The Last Word On Joe Paterno (And What He Tells Us About Ourselves)

02/13/2012 11:16 am ET | Updated Apr 14, 2012

Three weeks ago Joe Paterno passed away, his will to live doubtless sapped by the tumultuous events of the last three months of his life.

We all share in the outrage over the alleged actions of Mr. Sandusky and the university's apparent preference to protect its reputation at the expense of the victims. But what has been striking is our individual and collective need to stand in immediate judgment of Mr. Paterno and his role in the affair.

Sportscasters, athletes, journalists, bloggers, and parents -- it seems everyone has an opinion. Not just an opinion, but a definitive judgment on Mr. Paterno's actions and character expressed in some of the strongest language I've ever heard or read.

There are two points of view. One sees Paterno as an innocent victim of the affair. Its adherents point out that the witness, Mike McQueary, has testified that out of respect for Paterno's age and status, he used mild, perhaps ambiguous language when describing what he saw to the coach. "Horsing around" has been the term cited. Further, they point to Paterno's statement in his interview with Sally Jenkins that he had "never heard of rape of a man". They see Paterno as a man from a different era, naïve if not oblivious to the potential gravity of Sandusky's alleged actions. Given that scenario, supporters defend Paterno's choice to report what he was told up the hierarchy and leave it to others to conduct an investigation.

The other, perhaps dominant point of view is that Paterno was the most powerful man on campus. He was a control freak, insisting on total control over every aspect of his program. He protected his own. Nothing escaped his grasp. To those who adopt this view of the world, Paterno's self professed ignorance and naïveté is implausible. He did the legal minimum and bears moral responsibility for subsequent victims by placing the reputation of his program over the safety of children.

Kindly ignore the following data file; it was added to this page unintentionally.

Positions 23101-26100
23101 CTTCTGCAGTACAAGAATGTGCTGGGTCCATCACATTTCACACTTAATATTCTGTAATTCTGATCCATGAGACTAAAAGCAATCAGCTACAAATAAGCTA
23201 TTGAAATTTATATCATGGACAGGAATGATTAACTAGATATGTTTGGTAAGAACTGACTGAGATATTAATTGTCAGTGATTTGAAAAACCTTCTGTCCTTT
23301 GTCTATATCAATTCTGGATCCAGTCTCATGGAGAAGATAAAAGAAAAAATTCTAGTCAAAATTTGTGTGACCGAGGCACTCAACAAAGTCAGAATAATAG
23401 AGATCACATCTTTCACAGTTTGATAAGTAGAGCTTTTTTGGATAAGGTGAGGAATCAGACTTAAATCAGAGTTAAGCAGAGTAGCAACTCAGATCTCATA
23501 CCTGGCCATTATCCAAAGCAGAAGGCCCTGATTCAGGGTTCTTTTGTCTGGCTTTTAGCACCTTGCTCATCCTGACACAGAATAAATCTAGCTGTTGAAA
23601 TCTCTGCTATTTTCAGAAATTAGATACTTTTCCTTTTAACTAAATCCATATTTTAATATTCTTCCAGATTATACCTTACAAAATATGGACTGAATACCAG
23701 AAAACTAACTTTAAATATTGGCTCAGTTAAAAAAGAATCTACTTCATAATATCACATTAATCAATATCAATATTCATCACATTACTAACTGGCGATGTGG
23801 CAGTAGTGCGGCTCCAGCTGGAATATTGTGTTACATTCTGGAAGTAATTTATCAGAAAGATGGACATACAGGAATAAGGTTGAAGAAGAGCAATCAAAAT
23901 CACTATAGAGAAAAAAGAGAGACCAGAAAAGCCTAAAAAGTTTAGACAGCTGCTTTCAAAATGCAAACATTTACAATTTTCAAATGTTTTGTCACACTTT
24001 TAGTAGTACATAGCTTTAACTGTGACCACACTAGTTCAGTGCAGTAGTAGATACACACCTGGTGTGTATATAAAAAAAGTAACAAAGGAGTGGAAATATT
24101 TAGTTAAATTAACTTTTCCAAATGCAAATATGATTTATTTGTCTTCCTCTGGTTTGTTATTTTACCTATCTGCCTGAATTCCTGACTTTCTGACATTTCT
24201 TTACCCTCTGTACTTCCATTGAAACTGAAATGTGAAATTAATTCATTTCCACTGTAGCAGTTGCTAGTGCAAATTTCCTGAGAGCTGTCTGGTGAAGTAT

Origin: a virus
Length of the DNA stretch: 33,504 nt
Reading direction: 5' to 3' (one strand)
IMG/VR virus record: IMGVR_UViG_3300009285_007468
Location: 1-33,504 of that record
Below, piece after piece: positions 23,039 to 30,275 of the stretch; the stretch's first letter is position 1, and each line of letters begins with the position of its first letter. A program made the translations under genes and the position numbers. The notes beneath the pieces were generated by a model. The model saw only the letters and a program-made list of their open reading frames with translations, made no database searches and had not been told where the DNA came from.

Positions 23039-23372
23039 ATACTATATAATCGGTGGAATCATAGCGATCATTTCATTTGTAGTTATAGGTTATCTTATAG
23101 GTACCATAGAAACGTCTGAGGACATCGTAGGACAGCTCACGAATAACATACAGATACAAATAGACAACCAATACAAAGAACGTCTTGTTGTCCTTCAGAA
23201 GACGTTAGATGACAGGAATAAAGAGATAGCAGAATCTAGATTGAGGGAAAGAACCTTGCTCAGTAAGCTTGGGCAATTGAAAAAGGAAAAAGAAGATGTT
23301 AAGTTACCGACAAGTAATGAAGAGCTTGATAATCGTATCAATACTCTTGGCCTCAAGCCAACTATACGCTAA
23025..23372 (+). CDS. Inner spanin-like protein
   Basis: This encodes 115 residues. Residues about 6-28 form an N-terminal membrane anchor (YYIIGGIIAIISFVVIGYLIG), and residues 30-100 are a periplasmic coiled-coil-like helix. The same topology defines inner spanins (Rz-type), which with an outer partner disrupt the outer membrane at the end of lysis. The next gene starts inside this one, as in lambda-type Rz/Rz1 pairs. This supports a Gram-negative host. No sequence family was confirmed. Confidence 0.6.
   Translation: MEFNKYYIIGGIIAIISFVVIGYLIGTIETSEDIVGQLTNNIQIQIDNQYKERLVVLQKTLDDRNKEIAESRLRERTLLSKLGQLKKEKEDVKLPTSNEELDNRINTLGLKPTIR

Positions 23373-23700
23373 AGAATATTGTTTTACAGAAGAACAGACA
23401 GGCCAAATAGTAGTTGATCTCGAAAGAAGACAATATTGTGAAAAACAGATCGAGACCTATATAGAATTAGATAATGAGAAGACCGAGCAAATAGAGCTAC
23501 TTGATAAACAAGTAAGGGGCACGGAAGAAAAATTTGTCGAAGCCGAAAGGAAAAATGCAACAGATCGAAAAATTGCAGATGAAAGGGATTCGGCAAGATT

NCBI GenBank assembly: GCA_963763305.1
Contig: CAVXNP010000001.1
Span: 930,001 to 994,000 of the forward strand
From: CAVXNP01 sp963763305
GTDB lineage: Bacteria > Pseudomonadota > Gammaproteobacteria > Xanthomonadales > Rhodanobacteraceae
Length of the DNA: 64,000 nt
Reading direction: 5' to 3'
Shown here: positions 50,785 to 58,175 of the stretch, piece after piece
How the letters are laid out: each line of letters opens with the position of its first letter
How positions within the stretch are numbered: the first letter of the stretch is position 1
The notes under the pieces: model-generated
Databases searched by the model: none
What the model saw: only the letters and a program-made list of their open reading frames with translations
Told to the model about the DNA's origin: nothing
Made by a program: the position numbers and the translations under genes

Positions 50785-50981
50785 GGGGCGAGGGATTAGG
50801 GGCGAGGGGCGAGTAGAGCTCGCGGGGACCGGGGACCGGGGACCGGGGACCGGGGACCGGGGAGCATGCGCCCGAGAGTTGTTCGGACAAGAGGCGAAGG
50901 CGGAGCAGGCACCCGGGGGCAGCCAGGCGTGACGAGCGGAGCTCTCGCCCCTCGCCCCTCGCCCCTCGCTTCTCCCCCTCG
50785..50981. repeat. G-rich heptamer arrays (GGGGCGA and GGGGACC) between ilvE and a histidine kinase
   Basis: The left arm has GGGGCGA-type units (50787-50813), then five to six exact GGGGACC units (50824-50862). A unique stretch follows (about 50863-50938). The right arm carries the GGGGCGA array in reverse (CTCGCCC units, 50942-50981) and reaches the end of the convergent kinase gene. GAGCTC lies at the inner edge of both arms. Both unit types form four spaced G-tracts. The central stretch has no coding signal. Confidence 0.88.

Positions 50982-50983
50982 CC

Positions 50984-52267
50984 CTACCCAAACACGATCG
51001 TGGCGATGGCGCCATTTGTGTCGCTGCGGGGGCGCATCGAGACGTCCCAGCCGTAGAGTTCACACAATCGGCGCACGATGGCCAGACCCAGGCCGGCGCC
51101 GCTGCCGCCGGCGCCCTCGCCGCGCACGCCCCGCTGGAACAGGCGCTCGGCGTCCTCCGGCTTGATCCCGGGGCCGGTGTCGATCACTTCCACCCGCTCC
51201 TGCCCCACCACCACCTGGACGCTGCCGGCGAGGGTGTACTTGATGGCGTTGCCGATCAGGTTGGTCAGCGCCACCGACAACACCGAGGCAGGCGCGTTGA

I certainly don't propose to know Joe Paterno's state of mind, or what he knew and when he knew it. There are a small handful of people who have true knowledge or insight on either of those factors, and one of them is dead. It seems to me, however, that is precisely what one needs to know in order to evaluate the appropriateness of his actions.

Forgetting about Joe Paterno, the real lesson in our need to judge the man's actions in this tragedy concerns ourselves. What does it tell us that we feel compelled to rush to the judgment of a man even when we lack the knowledge required to evaluate his actions? Why do we need to glorify or vilify others (and in the most passionate terms) when we don't have a basis to do so other than our own prejudicial assumptions? Are we that insecure about our own morality?

The Sandusky affair is a tragedy. Joe Paterno was not a perfect man. He did much good in his life, and no doubt made mistakes, perhaps even serious ones. But we would all do well to look to ourselves rather than being in such haste to judge another.